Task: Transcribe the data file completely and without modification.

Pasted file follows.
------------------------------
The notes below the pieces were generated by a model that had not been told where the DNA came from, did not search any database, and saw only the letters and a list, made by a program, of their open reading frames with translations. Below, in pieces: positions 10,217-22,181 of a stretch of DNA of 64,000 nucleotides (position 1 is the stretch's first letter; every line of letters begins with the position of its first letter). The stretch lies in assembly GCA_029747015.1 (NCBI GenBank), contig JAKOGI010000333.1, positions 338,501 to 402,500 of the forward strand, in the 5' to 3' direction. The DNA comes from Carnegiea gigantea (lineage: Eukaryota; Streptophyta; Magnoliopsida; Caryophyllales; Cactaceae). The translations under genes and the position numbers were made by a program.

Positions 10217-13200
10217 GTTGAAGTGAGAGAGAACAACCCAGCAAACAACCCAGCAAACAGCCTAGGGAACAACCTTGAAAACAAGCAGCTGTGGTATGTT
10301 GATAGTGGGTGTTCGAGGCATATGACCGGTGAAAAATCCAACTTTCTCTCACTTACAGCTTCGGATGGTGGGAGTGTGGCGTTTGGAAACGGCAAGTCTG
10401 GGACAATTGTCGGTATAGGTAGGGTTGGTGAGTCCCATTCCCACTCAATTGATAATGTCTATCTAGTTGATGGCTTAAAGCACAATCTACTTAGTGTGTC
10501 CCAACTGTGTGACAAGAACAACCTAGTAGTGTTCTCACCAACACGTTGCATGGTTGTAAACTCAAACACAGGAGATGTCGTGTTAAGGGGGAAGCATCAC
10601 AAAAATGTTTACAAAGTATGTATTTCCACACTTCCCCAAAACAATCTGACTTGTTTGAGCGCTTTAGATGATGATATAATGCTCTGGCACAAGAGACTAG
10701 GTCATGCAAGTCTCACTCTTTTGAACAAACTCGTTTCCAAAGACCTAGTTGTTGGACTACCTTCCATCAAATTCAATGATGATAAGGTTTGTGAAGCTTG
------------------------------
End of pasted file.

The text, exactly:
The notes below the pieces were generated by a model that had not been told where the DNA came from, did not search any database, and saw only the letters and a list, made by a program, of their open reading frames with translations. Below, in pieces: positions 10,217-22,181 of a stretch of DNA of 64,000 nucleotides (position 1 is the stretch's first letter; every line of letters begins with the position of its first letter). The stretch lies in assembly GCA_029747015.1 (NCBI GenBank), contig JAKOGI010000333.1, positions 338,501 to 402,500 of the forward strand, in the 5' to 3' direction. The DNA comes from Carnegiea gigantea (lineage: Eukaryota; Streptophyta; Magnoliopsida; Caryophyllales; Cactaceae). The translations under genes and the position numbers were made by a program.

Positions 10217-13200
10217 GTTGAAGTGAGAGAGAACAACCCAGCAAACAACCCAGCAAACAGCCTAGGGAACAACCTTGAAAACAAGCAGCTGTGGTATGTT
10301 GATAGTGGGTGTTCGAGGCATATGACCGGTGAAAAATCCAACTTTCTCTCACTTACAGCTTCGGATGGTGGGAGTGTGGCGTTTGGAAACGGCAAGTCTG
10401 GGACAATTGTCGGTATAGGTAGGGTTGGTGAGTCCCATTCCCACTCAATTGATAATGTCTATCTAGTTGATGGCTTAAAGCACAATCTACTTAGTGTGTC
10501 CCAACTGTGTGACAAGAACAACCTAGTAGTGTTCTCACCAACACGTTGCATGGTTGTAAACTCAAACACAGGAGATGTCGTGTTAAGGGGGAAGCATCAC
10601 AAAAATGTTTACAAAGTATGTATTTCCACACTTCCCCAAAACAATCTGACTTGTTTGAGCGCTTTAGATGATGATATAATGCTCTGGCACAAGAGACTAG
10701 GTCATGCAAGTCTCACTCTTTTGAACAAACTCGTTTCCAAAGACCTAGTTGTTGGACTACCTTCCATCAAATTCAATGATGATAAGGTTTGTGAAGCTTG